Etymology
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military (adj.)

mid-15c., militari, "pertaining to or befitting soldiers; used, done, or brought about by soldiers," from Old French militaire (14c.) and directly from Latin militaris "of soldiers or war, of military service, warlike," from miles (genitive militis) "soldier," a word of unknown origin.

Perhaps ultimately from Etruscan, or else meaning "one who marches in a troop," and thus connected to Sanskrit melah "assembly," Greek homilos "assembled crowd, throng." De Vaan writes, "It is tempting to connect mīlia [pl.] 'thousand(s)', hence *mīli-it- 'who goes with/by the thousand' ...." Related: Militarily. Old English had militisc, from Latin.

Military police is from 1827. Military age, at which one becomes liable to military service, is by 1737. Military-industrial complex was coined 1961 in the farewell speech of U.S. president Dwight D. Eisenhower.

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military (n.)

"soldiers generally," 1757, from military (adj.); commonly only with the definite article. Earlier, "a military man" (1736).

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engineer (n.)

mid-14c., enginour, "constructor of military engines," from Old French engigneor "engineer, architect, maker of war-engines; schemer" (12c.), from Late Latin ingeniare (see engine); general sense of "inventor, designer" is recorded from early 15c.; civil sense, in reference to public works, is recorded from c. 1600 but not the common meaning of the word until 19c (hence lingering distinction as civil engineer). Meaning "locomotive driver" is first attested 1832, American English. A "maker of engines" in ancient Greece was a mekhanopoios.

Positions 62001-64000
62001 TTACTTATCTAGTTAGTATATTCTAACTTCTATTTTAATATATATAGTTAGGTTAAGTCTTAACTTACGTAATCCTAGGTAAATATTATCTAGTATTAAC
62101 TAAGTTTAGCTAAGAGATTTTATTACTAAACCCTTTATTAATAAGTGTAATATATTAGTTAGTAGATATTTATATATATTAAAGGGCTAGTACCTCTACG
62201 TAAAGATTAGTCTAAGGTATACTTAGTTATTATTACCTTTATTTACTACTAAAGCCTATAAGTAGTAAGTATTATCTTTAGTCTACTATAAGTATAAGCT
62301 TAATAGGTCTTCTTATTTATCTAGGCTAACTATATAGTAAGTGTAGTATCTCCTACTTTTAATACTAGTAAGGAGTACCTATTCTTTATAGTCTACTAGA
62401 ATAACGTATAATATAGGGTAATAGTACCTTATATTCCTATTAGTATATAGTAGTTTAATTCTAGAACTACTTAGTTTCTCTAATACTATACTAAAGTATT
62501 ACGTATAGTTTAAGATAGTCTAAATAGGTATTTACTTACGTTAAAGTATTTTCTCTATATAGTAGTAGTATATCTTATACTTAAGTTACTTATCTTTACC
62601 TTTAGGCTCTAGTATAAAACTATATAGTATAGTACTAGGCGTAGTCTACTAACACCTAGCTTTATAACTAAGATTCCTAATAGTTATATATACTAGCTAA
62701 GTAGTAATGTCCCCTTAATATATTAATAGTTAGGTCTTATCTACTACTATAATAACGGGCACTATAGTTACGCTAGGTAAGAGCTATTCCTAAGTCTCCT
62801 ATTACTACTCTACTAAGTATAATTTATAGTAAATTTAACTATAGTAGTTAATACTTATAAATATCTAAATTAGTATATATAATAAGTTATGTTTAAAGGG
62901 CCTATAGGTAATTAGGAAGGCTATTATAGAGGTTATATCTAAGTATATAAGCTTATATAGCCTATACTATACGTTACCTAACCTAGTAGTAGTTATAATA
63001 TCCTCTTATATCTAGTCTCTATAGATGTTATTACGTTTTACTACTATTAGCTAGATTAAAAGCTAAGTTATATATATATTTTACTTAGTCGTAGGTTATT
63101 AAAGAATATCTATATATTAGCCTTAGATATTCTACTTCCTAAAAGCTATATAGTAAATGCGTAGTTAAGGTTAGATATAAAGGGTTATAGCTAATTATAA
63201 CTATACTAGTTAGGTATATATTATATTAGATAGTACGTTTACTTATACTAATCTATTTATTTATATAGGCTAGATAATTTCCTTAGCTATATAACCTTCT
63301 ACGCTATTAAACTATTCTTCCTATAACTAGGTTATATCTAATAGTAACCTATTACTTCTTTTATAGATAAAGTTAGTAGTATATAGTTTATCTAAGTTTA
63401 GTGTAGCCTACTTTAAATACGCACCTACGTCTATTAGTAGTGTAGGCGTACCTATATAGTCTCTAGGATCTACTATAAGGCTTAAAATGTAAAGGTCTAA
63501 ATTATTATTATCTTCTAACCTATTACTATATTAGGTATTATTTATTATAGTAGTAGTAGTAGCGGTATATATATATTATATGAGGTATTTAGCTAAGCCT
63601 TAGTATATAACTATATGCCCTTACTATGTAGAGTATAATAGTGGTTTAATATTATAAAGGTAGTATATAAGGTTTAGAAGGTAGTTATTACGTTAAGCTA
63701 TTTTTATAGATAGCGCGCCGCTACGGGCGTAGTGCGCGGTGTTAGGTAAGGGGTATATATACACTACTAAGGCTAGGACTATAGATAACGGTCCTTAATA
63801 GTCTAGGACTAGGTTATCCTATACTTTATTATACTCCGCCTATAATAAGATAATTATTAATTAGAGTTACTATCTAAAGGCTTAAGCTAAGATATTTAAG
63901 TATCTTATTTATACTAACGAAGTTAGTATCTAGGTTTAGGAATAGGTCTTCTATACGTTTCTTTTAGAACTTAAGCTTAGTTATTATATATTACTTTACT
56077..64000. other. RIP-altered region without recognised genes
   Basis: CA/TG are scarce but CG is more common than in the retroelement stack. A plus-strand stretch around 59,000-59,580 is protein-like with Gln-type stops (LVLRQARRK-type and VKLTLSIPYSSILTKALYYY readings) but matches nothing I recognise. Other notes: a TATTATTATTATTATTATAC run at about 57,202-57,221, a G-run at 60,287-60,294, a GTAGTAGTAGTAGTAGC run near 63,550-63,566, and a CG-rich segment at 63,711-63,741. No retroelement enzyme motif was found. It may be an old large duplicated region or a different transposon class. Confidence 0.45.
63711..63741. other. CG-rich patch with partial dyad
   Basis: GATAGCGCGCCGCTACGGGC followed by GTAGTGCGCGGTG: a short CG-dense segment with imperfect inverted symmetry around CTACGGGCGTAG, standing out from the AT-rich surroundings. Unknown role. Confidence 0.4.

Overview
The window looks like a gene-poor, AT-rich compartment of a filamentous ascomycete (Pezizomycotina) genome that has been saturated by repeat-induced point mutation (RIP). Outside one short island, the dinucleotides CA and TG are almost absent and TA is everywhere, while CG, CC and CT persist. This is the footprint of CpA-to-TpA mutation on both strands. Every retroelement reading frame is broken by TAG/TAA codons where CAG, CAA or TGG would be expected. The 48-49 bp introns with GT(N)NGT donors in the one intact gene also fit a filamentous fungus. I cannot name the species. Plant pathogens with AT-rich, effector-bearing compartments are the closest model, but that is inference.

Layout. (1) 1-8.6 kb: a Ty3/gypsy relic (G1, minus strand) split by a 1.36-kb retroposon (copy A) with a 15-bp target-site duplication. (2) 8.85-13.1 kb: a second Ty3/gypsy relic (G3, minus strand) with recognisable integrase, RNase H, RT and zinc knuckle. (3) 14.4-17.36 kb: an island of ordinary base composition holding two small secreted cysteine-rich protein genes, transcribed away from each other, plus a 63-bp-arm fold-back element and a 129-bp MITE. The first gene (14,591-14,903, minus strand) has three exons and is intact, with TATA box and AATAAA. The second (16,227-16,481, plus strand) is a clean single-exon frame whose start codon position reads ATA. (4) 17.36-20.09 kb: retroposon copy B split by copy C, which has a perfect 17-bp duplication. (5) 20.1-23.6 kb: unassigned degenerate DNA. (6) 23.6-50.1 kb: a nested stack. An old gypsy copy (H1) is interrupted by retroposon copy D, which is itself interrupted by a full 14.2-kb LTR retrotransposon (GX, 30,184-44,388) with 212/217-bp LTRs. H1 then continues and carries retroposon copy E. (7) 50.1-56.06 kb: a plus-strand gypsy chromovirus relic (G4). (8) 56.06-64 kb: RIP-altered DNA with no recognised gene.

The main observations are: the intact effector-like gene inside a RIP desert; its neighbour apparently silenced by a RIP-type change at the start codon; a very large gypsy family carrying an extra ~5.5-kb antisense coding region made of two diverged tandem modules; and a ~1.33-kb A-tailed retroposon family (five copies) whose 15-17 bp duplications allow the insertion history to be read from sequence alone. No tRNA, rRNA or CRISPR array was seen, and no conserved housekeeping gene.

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engineer (v.)

1818, "act as an engineer," from engineer (n.). Figurative sense of "arrange, contrive, guide or manage (via ingenuity or tact)" is attested from 1864, originally in a political context. Related: Engineered. Middle English had a verb engine "contrive, construct" (late 14c.), also "seduce, trick, deceive" (c. 1300) and "put to torture."

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re-engineer (v.)

"design and construct anew," 1944; see re- "back, again" + engineer (v.). Related: Re-engineered; re-engineering.

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millwright (n.)

"engineer who designs and builds mills and their machinery," late 15c., from mill (n.1) + wright.

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engineering (n.)

1720, "work done by an engineer," from engineer (n.). As a field of study, attested from 1792. An earlier word was engineership (1640s); engineery was attempted in 1793, but it did not stick.

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Braun 

German manufacturing company, named for founder Max Braun, mechanical engineer in Frankfurt am Main (1921).

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Wankel (n.)

type of rotary internal combustion engine, 1961, from name of German engineer Felix Wankel (1902-1988).

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theremin (n.)

electronic musical instrument, 1927, from the name of its inventor, Russian engineer Léon Thérémin (1896-1993).

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